My Battle With an Auto-Immune Disorder & Nurse Ratched, Part 2

It took nearly four months to get an appointment with my primary care physician.

In the office, I described the thick, crusty nodules on my head and their location. Dr. Sally’s post-exam response was tentative. “It looks like the hair is growing right through the nodule. It doesn’t look cancerous. I think we’ll treat this like a fungal infection.”

I had surgery for basal cell carcinoma about a year prior and was worried. Dr. Sally prescribed an anti-fungal ointment.

I used the entire tube of ointment, to no effect. I made another appointment with Dr. Sally. The earliest opening was four months out.

Image result for long wait

And so it went.

Over the next three+ years or so I was “diagnosed” for everything from warts to shingles to dermatitis. Prescribed one ineffective medication after another.

Image result for snake oil

Flickr – Creative Commons

Meanwhile, no one could seem to figure out what the thick, itchy scalp lesions were, why they suddenly emerged, or how to treat them effectively.

“Good thing I’m not dying,” I opined to husband Chris one evening after about a month after another ineffective ointment.

I wasn’t in any imminent danger of keeling over dead, but the itchy bumps were a nuisance, making me uncomfortable and self-conscious. I sometimes suffered from broken sleep when the itching became intense and kept me awake. Didn’t anyone know what was going on or how to treat it?

“I want to see my dermatologist,” I finally demanded in the spring of 2017.

Of course I needed a referral. Dr. Sally made some notes in my chart and left the exam room. In swept Nurse Ratched. (Not really. But I’ll be et ‘fer a tater if she wasn’t a dead ringer for “the Big Nurse.”)

Image result for nurse ratched

Flickr – Creative Commons

“We’re going to send you to Dermatology at the U-Dubb (University of Washington in Seattle)” Nurse Ratched declared.

Seattle?! That’s nearly three hours away. It takes an entire day to get there and back for one fifteen minute appointment! And I’ve never been to the U.W. before.”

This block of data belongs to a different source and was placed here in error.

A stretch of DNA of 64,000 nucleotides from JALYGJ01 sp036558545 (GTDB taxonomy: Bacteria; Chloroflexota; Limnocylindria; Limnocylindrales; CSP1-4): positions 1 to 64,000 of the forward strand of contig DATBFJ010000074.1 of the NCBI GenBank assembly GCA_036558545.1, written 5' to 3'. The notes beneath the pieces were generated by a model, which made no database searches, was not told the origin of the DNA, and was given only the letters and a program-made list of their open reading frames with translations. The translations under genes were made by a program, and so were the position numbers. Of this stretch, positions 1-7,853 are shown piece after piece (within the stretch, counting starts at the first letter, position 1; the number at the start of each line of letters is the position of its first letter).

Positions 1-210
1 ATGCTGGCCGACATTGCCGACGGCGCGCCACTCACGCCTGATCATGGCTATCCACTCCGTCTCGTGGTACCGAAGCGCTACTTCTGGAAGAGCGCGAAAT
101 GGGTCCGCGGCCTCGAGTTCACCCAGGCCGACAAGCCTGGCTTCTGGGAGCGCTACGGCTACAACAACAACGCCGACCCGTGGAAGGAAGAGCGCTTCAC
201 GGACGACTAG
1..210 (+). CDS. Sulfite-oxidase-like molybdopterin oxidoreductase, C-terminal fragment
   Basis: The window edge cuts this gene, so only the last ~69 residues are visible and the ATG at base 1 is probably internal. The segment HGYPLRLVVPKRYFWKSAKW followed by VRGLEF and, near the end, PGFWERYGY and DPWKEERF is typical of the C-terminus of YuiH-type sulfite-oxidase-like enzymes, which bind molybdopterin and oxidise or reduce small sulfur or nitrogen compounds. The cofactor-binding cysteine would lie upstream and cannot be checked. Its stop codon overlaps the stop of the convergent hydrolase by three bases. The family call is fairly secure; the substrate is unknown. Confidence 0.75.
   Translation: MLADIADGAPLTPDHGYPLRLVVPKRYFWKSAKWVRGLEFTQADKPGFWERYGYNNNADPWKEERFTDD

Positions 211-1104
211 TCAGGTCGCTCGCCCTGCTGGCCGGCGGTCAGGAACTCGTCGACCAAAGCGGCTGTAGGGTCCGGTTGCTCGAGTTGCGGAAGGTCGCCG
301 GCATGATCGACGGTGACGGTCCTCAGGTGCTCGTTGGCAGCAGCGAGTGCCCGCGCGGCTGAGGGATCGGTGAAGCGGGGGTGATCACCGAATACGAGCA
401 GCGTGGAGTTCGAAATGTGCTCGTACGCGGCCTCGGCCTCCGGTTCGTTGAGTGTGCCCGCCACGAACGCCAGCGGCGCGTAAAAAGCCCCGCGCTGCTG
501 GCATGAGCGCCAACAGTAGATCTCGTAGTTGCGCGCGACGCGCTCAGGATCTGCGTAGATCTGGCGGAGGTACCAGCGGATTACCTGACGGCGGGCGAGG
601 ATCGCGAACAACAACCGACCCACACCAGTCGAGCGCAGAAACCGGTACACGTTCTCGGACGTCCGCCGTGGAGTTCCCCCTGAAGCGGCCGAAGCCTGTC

“Well, the U-Dubb is the only place that takes your insurance,” spake Her Ratchedness.

“Why can’t I see my derm guy, Dr.K.? He’s not exactly close (about 90 minutes away). But I’ve seen him before and he’s good. Dr. K.’s also a lot closer than Seattle!”

Public Domain

“Your insurance has changed and he’s outside your network now,” snapped Ratched with the warmth of a wolverine. This was news to me.

When the requisite paperwork authorizing a visit to Dermatology at the U.W. finally arrived, I phoned the same day for an appointment.

“We’re not accepting any new patients at this time,” Brunhilda said on the other end of the line.

“I’ve been told that you’re my sole option. If I can’t get in to see you, then what am I supposed to do?” I asked.

Brunhilda & Pumpko – Flickr

Brunhilda basically told me, sorry, Dermatology is “booked solid for more than half a year out.” Maybe I could call back then?

You’re kidding, right?

They weren’t.

A few weeks later I received a curt letter from the U.W. Department of Dermatology informing me that my request for an appointment/eval had been denied. Seems they couldn’t get me in any sooner than nine months out and that delay didn’t constitute “good patient care.”

Well, there’s a newsflash.

So now what?

To Be Continued…

Snake oil Image – Creative Commons

Nurse Ratched – Creative Commons

Long Line Image

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